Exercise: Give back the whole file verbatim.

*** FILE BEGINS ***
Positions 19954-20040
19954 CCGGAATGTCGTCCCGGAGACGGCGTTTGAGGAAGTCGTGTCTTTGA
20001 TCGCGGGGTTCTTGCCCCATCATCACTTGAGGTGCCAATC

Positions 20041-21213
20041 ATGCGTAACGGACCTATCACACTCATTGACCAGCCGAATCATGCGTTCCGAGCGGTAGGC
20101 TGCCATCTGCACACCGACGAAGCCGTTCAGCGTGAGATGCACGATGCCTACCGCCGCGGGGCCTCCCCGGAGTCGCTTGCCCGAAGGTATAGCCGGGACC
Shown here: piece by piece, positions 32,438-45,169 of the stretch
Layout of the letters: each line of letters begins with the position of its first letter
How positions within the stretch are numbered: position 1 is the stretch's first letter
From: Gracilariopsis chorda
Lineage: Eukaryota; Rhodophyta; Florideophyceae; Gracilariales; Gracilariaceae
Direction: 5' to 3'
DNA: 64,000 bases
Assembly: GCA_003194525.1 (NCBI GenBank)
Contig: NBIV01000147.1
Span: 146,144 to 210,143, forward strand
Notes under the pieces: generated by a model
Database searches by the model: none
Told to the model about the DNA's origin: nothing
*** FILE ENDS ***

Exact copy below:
Positions 19954-20040
19954 CCGGAATGTCGTCCCGGAGACGGCGTTTGAGGAAGTCGTGTCTTTGA
20001 TCGCGGGGTTCTTGCCCCATCATCACTTGAGGTGCCAATC

Positions 20041-21213
20041 ATGCGTAACGGACCTATCACACTCATTGACCAGCCGAATCATGCGTTCCGAGCGGTAGGC
20101 TGCCATCTGCACACCGACGAAGCCGTTCAGCGTGAGATGCACGATGCCTACCGCCGCGGGGCCTCCCCGGAGTCGCTTGCCCGAAGGTATAGCCGGGACC
Shown here: piece by piece, positions 32,438-45,169 of the stretch
Layout of the letters: each line of letters begins with the position of its first letter
How positions within the stretch are numbered: position 1 is the stretch's first letter
From: Gracilariopsis chorda
Lineage: Eukaryota; Rhodophyta; Florideophyceae; Gracilariales; Gracilariaceae
Direction: 5' to 3'
DNA: 64,000 bases
Assembly: GCA_003194525.1 (NCBI GenBank)
Contig: NBIV01000147.1
Span: 146,144 to 210,143, forward strand
Notes under the pieces: generated by a model
Database searches by the model: none
Told to the model about the DNA's origin: nothing